Sunday, June 02, 2013

Stupid Human Tricks: The Digital Magnet

Maybe it's just a symptom of their being too many people in the world: if someone can think it, someone will do it. How else to explain the digital magnet?

New York City writer Dann Berg decided to get a magnet implant about three years ago after reading about the trend online. The article described an implant gone wrong complete with graphic images of a magnet decomposing under flesh. Initially put off by the gory details, he decided to go for it anyway...

"I had a curiosity to explore the world in a completely different way," he explained.


As Jon Stewart would say at this point, "Go onnn...?"

Gradually his finger began to develop a "sixth sense" around any object that gave off electromagnetic waves.

"There is a half dome of vibration that surrounds the object almost like a tennis ball cut in half," he said. "The vibrations vary in strength depending on where I hold my finger and it's almost like the finger itself is vibrating against an invisible field of energy."

Well now the poor sod has my sympathy. A finger that jiggles when in proximity to objects that gives off electromagnetic waves? My my my. That's got to be rough since EVERYTHING GIVES OFF ELECTROMAGNETIC WAVES. Everything with a temperature greater than absolute zero, that is. So... everything. There may be some ideomotor effect going on here, but I doubt anything real is going on.

Physics teachers who stick to mechanics all year (by choice) must shoulder some blame for this story being floated as plausible. Magnets remain objects of mystery and imagination to those who have absolutely no understanding of how they work. Let's cut that population down wherever we get the chance, lest there be a resurgence in the sales of magnetic bracelets.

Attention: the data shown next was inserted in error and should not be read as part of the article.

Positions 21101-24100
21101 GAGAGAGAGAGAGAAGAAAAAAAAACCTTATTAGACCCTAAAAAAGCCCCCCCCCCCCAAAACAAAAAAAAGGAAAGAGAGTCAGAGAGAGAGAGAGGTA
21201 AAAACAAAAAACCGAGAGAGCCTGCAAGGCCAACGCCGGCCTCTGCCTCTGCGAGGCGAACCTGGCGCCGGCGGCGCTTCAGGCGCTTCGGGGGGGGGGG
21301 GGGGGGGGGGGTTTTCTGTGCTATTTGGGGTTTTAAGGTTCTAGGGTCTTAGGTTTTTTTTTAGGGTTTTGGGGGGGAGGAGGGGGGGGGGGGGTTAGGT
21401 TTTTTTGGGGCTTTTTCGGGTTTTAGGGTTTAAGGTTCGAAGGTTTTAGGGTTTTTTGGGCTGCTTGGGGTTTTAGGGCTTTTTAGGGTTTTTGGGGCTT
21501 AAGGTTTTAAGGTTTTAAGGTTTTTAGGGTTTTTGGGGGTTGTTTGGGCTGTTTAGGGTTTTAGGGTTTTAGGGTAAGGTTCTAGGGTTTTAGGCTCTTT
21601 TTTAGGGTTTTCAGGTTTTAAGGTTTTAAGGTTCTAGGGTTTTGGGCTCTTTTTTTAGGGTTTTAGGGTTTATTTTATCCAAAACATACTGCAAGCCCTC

Implanting a magnet is certainly up there with getting a tattoo in terms of unnecessary body mutilation. Experts will likely disagree on which one requires the lesser threshold of good judgment.

UPDATE: Interesting comments, including some rebuttal from Dann Berg. Without an implant, I cannot argue what an implantee feels or when s/he feels it. He mentions a strong sensation near an operating microwave. There is reason to believe such magnetic fields are strong. And that they oscillate, so as to produce a vibrational sensation.

But here's the thing.

If you want to experience such vibrations, you don't need a rare earth magnet. All you need is a ferromagnetic object. A steel washer would work just fine. Upside? Your finger won't stick to an iPad (or earbuds, I imagine). Downside? You can't dangle a paperclip from your pinky.

Here's a simple demonstration showing the magnetism generated by a microwave transformer.



The wrench and razor knife are steel. They are not magnets.

8 comments:

Tim Erickson said...

One wonders how he fares in TSA screening.

A possible upside: at the hardware store recently, I saw some small tools secured to the wall by some red plastic gizmos I had not seen before (maybe you have), but clearly you needed a salesperson to release them if you wanted to buy one. When the guy came up and swiped a metal cylinder over it, and it popped open, I said, "oh! I could have just opened these with a neodymium magnet!"

He looked crushed. Another high-security anti-theft device thwarted.

bc said...

EVERYTHING GIVES OFF ELECTROMAGNETIC WAVES. Everything with a temperature greater than absolute zero, that is.
=============
No E-M radiation at zero K? Classically yes. --in reality no. zero point energy:

http://en.wikipedia.org/wiki/Zero-point_energy


bc

Anonymous said...

This article seems a bit narrow minded and uneducated.
I've had a magnetic implant for about 2 months, and I did a year of research before taking the plunge. I wish I had gotten a 2nd, and I think this is something that will gain popularity in the decades to come.

"That's got to be rough since EVERYTHING GIVES OFF ELECTROMAGNETIC WAVES." This is technically true, but that's like saying EVERYTHING GIVES OFF GRAVITY. You really only detect objects with a strong alternating field. Your finger doesn't 'jiggle' constantly, nothing of the sort. Your argument is like a deaf person not wanting to hear because you constantly have to listen to everyone within 20 yards. It just doesn't work that way.
The sensation is like a tingling, something that becomes just another sensory input with experience. You can almost compare it to holding your hand near something extremely cold. You can tell it's very cold, more so as you get closer, but it's never unpleasant.